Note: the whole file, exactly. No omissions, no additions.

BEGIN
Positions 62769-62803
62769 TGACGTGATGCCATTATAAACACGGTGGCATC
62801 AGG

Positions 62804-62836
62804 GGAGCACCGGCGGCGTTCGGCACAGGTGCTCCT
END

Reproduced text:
Positions 62769-62803
62769 TGACGTGATGCCATTATAAACACGGTGGCATC
62801 AGG

Positions 62804-62836
62804 GGAGCACCGGCGGCGTTCGGCACAGGTGCTCCT